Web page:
The optimal surgical technique for lobectomy in lung cancer is not well defined. Proponents of video-assisted thoracic surgery (VATS) hypothesize that less trauma leads to quicker recovery, whereas those who advocate thoracotomy claim it as an oncologically superior procedure. However, a well-balanced comparison of the two procedures is lacking in the literature.
All patients who underwent lobectomy for clinical stage 1A lung cancer by computed tomographic and positron emission tomographic scan were identified from a prospective database. Patient characteristics were compared by the Student t test, Pearson chi(2), and Fisher exact test. A propensity score-matched analysis was performed. Survival was assessed by Kaplan-Meier and Cox proportional hazards analysis. Complications were assessed by a multivariate logistic regression model evaluating age, sex, comorbidities, pulmonary function, tumor size, nodal status, surgeon, and histologic characteristics.
From May 2002 to August 2007, 398 patients underwent an attempt at VATS lobectomy and 343 underwent thoracotomy. An "intent-to-treat" analysis was performed. There was 1 postoperative death in each group. Survival by Cox model was no different for VATS versus thoracotomy (hazard ratio 0.72; P = .12), whereas age (hazard ratio 1.03; P < .001), larger tumor size (hazard ratio 1.34; P < .001), and higher nodal stage (hazard ratio 1.92; P < .001) were associated with worse survival. Logistic regression demonstrated fewer complications for VATS lobectomy (odds ratio 0.73; P = .06), whereas age (odds ratio 1.04; P < .001) and tumor size (odds ratio 1.2; P < .020) correlated with a greater number of complications. Patients undergoing VATS lobectomy demonstrated a 2-day shorter length of stay than patients undergoing thoracotomy (P < .001). Propensity score-matched analysis supported these findings.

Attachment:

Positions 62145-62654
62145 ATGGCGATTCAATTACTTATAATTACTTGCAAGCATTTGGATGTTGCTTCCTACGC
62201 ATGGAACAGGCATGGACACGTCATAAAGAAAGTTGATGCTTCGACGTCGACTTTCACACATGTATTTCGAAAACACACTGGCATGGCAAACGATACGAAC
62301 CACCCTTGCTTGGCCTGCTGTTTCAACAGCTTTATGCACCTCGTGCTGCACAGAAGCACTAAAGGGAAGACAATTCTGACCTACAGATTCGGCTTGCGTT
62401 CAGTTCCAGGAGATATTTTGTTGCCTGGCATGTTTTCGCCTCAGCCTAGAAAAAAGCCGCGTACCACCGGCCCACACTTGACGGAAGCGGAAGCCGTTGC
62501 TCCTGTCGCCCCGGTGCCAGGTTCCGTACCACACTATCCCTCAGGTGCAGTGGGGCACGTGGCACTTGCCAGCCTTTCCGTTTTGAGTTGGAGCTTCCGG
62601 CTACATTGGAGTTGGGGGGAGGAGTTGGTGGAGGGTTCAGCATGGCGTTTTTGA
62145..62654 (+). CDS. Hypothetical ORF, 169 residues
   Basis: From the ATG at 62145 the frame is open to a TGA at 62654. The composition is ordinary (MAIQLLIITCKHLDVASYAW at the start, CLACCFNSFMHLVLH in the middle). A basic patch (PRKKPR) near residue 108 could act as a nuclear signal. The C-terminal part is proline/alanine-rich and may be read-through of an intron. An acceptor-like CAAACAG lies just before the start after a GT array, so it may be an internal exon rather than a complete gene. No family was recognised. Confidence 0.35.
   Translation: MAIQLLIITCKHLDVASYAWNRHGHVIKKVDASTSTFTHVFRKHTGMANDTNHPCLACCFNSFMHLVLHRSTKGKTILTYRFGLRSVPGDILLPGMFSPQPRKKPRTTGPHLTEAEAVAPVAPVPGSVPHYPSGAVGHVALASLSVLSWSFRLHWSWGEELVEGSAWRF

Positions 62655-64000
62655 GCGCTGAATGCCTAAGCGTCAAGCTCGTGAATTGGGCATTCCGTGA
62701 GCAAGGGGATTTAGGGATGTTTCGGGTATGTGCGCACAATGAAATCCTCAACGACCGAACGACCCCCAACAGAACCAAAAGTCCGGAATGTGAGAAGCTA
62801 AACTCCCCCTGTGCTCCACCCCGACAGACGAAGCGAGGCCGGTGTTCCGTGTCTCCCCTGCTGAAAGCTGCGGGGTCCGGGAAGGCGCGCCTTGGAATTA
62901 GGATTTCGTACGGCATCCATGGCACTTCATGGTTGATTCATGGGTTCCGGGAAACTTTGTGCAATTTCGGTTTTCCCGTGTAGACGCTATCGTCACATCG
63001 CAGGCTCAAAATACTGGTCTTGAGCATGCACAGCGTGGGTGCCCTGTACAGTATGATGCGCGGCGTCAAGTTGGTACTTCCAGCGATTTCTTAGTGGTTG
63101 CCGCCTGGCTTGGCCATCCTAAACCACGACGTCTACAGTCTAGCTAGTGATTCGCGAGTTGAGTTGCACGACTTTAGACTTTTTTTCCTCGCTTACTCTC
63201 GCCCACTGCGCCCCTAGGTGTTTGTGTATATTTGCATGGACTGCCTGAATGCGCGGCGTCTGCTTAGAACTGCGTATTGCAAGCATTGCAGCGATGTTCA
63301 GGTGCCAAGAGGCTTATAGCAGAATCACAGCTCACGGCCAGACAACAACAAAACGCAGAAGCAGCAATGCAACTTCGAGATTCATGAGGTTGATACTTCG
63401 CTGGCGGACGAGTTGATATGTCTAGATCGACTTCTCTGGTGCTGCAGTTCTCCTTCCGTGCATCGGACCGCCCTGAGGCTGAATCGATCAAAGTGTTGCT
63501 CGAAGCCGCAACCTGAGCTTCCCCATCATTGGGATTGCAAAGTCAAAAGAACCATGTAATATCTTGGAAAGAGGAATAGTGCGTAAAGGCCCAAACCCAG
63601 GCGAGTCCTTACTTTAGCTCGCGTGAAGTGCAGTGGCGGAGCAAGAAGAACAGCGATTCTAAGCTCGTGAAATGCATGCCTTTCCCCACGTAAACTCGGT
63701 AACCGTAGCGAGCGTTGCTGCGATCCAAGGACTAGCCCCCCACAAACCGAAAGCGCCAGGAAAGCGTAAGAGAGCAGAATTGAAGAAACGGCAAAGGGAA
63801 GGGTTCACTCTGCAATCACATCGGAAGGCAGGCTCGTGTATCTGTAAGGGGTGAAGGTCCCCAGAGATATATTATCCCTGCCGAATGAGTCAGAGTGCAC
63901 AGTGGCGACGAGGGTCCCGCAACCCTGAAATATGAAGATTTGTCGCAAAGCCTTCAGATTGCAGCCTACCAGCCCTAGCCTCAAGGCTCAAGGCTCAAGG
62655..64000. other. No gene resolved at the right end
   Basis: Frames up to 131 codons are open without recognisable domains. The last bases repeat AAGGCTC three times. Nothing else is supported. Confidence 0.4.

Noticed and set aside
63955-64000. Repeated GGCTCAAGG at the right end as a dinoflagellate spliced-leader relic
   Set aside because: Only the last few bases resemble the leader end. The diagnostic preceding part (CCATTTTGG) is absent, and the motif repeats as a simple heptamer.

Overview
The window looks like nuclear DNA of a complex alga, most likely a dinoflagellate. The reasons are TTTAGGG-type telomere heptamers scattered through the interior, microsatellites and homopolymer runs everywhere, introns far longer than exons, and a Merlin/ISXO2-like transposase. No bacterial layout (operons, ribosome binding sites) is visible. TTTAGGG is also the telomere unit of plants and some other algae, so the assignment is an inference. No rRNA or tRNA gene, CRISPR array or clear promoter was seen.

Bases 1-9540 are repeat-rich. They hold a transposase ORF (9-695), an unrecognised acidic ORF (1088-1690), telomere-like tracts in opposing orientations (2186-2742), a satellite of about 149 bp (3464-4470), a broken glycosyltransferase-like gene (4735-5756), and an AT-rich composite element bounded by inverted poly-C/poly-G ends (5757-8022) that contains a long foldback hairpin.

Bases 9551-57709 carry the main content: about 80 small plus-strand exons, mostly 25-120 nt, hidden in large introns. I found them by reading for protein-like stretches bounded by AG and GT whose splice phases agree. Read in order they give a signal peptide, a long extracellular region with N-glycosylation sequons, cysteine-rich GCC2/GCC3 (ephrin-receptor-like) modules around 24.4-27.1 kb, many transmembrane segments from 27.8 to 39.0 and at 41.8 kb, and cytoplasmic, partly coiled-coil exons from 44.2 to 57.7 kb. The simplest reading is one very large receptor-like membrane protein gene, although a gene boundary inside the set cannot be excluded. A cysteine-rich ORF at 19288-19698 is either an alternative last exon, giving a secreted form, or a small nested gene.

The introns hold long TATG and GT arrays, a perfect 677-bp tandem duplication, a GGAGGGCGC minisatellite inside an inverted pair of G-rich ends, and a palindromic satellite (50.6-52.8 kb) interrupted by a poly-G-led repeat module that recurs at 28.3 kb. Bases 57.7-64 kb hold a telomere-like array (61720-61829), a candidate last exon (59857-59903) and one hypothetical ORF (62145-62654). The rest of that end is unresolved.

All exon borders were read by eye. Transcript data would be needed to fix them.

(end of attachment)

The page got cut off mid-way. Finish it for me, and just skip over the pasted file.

VATS lobectomy and thoracotomy demonstrated similar 5-year survivals. However, VATS lobectomy was associated with fewer complications and shorter length of hospital stay.